The next morning, we awoke and had a wonderful breakfast in the hotel lobby. We then packed up the car again and continued heading west on Interstate 40, crossing into Arizona. After passing the Petrified Forest National Park, we exited the interstate for roads less traveled and continued through Apache-Sitgreaves National Forest. I did not realize that Arizona had mountains and forests as beautiful as those found further north; it was an eye-opening experience. We stopped for a rest at the Mogollon Rim Visitor Center and enjoyed the cool breeze and wonderful views.

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Leaving the mountains behind meant a drop in elevation and a rise in the outside temperature. We skirted Tonto National Forest and emerged from the mountains to see Phoenix ahead of us. The landscape had changed dramatically and now included Saguaro cactus.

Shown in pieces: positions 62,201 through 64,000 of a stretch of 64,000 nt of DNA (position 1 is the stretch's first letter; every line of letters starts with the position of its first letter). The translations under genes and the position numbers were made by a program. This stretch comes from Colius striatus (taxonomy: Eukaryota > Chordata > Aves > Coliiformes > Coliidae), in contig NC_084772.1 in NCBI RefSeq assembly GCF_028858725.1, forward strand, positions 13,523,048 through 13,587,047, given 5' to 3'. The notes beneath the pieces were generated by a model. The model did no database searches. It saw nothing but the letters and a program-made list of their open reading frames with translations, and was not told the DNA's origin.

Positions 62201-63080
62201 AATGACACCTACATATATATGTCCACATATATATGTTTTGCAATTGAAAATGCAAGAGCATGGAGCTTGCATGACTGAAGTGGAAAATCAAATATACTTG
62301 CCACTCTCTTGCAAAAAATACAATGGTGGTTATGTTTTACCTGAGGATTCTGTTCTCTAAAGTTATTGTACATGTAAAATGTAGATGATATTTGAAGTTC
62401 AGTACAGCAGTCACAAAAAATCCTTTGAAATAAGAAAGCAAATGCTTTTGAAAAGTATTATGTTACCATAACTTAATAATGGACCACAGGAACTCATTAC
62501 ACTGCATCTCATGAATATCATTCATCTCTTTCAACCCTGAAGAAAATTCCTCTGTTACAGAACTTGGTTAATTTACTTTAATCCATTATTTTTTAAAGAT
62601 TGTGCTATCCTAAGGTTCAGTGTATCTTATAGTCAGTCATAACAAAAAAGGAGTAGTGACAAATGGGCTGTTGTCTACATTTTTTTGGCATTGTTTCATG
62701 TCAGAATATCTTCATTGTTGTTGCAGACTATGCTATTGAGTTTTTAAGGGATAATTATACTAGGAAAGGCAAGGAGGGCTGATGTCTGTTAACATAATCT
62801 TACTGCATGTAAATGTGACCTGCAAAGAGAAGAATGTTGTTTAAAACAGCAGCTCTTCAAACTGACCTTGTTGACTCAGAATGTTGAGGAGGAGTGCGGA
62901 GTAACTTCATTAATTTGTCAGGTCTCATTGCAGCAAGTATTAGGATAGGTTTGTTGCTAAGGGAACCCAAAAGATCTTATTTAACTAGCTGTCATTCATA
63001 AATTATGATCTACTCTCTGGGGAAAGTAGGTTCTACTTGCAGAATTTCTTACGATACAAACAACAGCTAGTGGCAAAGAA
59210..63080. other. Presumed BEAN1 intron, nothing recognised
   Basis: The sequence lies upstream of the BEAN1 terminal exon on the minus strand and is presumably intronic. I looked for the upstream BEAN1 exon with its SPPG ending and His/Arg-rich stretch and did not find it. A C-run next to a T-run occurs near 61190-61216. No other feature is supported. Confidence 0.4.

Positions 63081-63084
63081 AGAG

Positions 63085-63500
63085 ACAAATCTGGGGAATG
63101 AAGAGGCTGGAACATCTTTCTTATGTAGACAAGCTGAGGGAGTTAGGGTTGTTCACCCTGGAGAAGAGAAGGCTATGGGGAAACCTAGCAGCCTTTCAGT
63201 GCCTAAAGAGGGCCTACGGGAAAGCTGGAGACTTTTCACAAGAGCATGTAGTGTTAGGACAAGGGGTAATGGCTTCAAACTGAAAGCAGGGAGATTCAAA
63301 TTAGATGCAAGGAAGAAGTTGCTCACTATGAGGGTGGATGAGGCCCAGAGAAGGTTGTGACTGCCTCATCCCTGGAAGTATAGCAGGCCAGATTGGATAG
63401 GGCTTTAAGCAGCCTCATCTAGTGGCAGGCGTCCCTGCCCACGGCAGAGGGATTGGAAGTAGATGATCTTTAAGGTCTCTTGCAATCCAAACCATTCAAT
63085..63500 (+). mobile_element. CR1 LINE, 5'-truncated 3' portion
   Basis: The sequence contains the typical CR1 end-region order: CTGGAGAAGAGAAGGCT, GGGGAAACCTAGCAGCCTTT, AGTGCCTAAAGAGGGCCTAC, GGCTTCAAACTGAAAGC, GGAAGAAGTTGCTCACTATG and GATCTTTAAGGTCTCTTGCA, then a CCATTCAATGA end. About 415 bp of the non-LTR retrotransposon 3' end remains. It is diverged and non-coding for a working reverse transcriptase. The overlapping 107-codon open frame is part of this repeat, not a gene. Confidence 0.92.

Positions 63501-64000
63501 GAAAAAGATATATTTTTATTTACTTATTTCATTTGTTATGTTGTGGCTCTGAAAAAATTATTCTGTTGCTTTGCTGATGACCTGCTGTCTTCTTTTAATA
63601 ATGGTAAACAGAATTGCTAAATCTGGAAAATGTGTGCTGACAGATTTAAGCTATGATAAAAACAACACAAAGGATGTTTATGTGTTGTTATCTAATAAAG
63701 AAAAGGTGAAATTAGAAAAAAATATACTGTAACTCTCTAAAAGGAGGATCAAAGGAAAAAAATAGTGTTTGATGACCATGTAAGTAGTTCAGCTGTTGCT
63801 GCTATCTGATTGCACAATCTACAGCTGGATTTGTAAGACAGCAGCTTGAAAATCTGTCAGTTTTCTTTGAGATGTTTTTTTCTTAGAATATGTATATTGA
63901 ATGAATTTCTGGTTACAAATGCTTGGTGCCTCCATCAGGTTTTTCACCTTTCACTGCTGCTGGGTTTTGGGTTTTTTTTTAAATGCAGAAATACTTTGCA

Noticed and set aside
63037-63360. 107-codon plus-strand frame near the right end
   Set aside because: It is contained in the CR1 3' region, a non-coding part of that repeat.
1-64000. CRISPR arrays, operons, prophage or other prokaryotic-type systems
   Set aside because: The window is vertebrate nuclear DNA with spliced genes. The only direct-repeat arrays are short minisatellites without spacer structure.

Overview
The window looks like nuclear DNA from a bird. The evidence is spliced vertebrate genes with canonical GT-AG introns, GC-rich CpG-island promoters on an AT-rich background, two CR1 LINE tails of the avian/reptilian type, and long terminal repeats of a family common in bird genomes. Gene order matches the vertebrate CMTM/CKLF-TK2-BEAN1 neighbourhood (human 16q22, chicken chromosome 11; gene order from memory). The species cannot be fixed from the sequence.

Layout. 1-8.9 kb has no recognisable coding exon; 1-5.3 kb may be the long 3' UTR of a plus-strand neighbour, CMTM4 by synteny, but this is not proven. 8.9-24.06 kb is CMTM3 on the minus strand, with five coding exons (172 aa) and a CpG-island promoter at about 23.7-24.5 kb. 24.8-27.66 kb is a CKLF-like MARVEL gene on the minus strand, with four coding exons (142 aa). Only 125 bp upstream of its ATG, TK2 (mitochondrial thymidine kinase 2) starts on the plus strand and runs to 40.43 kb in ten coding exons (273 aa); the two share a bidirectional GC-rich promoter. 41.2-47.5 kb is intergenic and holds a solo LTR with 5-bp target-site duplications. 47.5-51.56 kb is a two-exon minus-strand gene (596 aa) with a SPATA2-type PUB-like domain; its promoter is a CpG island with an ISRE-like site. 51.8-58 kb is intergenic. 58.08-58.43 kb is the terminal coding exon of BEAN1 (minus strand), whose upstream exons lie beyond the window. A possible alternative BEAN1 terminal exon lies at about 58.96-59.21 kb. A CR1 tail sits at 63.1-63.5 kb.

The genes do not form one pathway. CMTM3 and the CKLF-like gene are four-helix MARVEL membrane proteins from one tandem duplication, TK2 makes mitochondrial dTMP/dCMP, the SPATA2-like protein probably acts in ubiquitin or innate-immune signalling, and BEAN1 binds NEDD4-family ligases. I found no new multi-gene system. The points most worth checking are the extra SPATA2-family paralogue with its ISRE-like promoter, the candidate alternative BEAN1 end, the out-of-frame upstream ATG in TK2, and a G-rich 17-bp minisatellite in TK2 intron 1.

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It should be noted that somewhere along this trip through the desert, my wonderful DSLR acquired some dirt on its sensor, resulting in an expensive "wet cleaning" after our trip. That's why you may see some small dust marks on these photos. If you don't know it already, be extra careful about changing your lenses in the desert; there's a lot of fine dirt in the air. Lesson learned.

We joined Interstate 10 in Phoenix and continued west through that sprawling metropolis, stopping for lunch at a Denny's (surprise!) in Buckeye, a far western suburb. (I promise Denny's is not my favorite restaurant, and really, I think I only eat at them on the road because you know what to expect and you know what you'll get.) After a quick lunch, we headed south and got onto Interstate 8, which would take us all the way to San Diego in California. Much of this stretch of travel was through hot desert and dry, mountainous regions. We stopped for a short rest at the Mohawk Rest Area in Arizona, where the temperature was well over 100 degrees Fahrenheit (37 degrees Celsius). The mountains made for interesting scenery, though.